Home run for Wrexham solicitors

One of Wales’s most respected and longest-established law firms has won the profession’s newest quality mark.

Cyril Jones & Co, which was founded in Wrexham  over 90 years ago, has just been accredited with the Law Society’s coveted Conveyancing Quality Scheme (CQS).

The firm also has the distinction of being the 2,000th firm of solicitors in Wales and England to receive it.

Since the CQS was launched by the Law Society in 2011 it has quickly become recognised  as the key quality mark for the home-buying process and is now a requirement for law firms acting for both the bank and the borrower on mortgage transactions for some lenders.

CQS members are entitled to act for HSBC and Clydesdale and Yorkshire Bank when the firm acts for both the borrower and the bank, while Santander is requiring all solicitor practices on its conveyancing panel to have applied for CQS accreditation by March 31, 2013.

The scheme requires practices to undergo strict assessment, compulsory training, self-reporting, random audits and annual reviews in order to maintain CQS status.

It is open only to members of the Law Society who meet the demanding standards set by the scheme.

Solicitor Glen Murphy,  one of  the partners at Cyril Jones & Co, said: “Our clients need to know that they are getting the best service available when buying their home and gaining CQS from the national Law Society assures them of that.

“Being accredited also helps to guard against fraud and says that our clients come first.

“The conveyancing process can be complicated, so CQS gives reassurance that it is in safe hands.

“We are delighted to be part of the CQS initiative.”

Gareth Jones, senior partner at Cyril Jones & Co, said it had taken his firm around nine months of hard and exacting work to gain the CQS accreditation on behalf of its offices in Grosvenor Road, Wrexham and Chester Road West,  Shotton, Flintshire.

He explained: “We have been doing conveyancing on behalf of our clients since the firm was set up in 1919 and was originally known as the ‘poor man’s solicitors’. We have since dealt with many thousands of properties across the areas we serve.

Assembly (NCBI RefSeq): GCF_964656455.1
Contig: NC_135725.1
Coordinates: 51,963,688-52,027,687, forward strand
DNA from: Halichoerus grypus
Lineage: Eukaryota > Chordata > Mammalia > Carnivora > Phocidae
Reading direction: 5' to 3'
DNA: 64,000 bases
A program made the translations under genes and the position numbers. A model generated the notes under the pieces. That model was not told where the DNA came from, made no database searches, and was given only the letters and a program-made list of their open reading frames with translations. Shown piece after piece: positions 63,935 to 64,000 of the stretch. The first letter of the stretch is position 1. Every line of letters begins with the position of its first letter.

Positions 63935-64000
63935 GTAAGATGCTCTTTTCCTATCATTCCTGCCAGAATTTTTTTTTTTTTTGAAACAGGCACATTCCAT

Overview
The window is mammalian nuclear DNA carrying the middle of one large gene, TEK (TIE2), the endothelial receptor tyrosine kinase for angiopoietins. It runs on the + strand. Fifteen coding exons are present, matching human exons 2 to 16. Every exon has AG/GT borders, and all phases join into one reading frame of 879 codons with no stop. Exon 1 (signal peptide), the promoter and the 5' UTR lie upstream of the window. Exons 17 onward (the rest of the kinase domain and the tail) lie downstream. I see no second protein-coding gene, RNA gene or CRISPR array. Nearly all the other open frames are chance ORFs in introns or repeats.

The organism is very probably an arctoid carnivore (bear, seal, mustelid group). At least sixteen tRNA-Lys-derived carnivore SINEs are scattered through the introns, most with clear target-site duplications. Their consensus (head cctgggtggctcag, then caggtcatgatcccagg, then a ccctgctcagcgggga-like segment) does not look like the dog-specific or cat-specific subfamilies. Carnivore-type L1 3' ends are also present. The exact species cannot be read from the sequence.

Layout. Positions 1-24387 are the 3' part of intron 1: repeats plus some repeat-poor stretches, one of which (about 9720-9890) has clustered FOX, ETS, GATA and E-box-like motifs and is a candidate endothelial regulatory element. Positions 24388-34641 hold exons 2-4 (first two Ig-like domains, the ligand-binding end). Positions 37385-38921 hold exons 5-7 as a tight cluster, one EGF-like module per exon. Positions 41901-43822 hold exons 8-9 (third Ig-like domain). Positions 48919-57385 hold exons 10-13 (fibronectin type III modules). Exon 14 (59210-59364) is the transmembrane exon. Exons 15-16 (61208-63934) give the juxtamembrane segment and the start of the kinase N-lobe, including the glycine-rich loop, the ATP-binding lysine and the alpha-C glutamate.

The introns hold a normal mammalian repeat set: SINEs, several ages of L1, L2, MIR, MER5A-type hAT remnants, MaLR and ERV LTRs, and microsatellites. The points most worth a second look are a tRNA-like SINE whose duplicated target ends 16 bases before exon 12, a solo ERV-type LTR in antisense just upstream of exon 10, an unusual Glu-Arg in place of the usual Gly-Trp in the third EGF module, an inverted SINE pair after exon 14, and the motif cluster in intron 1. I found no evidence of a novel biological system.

“At our Wrexham office we have a team of five solicitors plus support staff specialising in conveyancing work and at our Shotton office we have two solicitors and support staff dedicated to it.

“At Wrexham, one of our team, solicitor Marta Zemrowska, can undertake conveyancing in the Polish language, which is useful as we have quite a number of people from Poland buying property in the area.”

Mr Jones added:  “We began striving for the CQS standard in April of last year and all our teams worked very hard on the process. Our accreditation comes as a just reward and recognition for everything they put into it.

“The CQS plaque will now be proudly displayed in our reception area.”

Lowri Morgan, head of the Law Society in Wales, who travelled from her base in Cardiff specially to present the CQS accreditation certificate to Cyril Jones & Co, said: “We congratulate them on becoming a CQS firm.

”All firms that now hold the quality mark have proven their commitment to high standards in conveyancing.

“Many people assume that only solicitors do conveyancing but there are other service providers out there who are not solicitors.

“CQS allows consumers who are buying a home – one of the biggest purchases in people’s lives – to not only be assured that it is a solicitor they are using for this important process, but also that it is one which has gained recognition for the high standards it provides through CQS.”

Cyril Jones,  who was born in Llanarmon yn lal in 1880 and founded Cyril Jones & Co in 1919, was a lawyer of the old school with a passion  for representing the poor and needy. He was a Welsh speaker who supported the idea of a Welsh Parliament and a local politician who led the clearance of Wrexham’s slums.

Most famously, Mr Jones represented the families of the miners who died in the appalling Gresford Disaster of 1934 when 267 men died, many of them entombed underground.

He briefed the famous barrister and Labour MP Sir Stafford Cripps for the public inquiry which led directly to the nationalisation of the mines by Clement  Atlee’s post-war Labour Government.

Mr Jones served as Mayor of Wrexham, a Freeman of the borough and even stood unsuccessfully for Parliament in Flintshire against his brother, Liberal MP Fred Llewellyn Jones, who had founded another eminent law firm, Llewellyn Jones and Armon Ellis.

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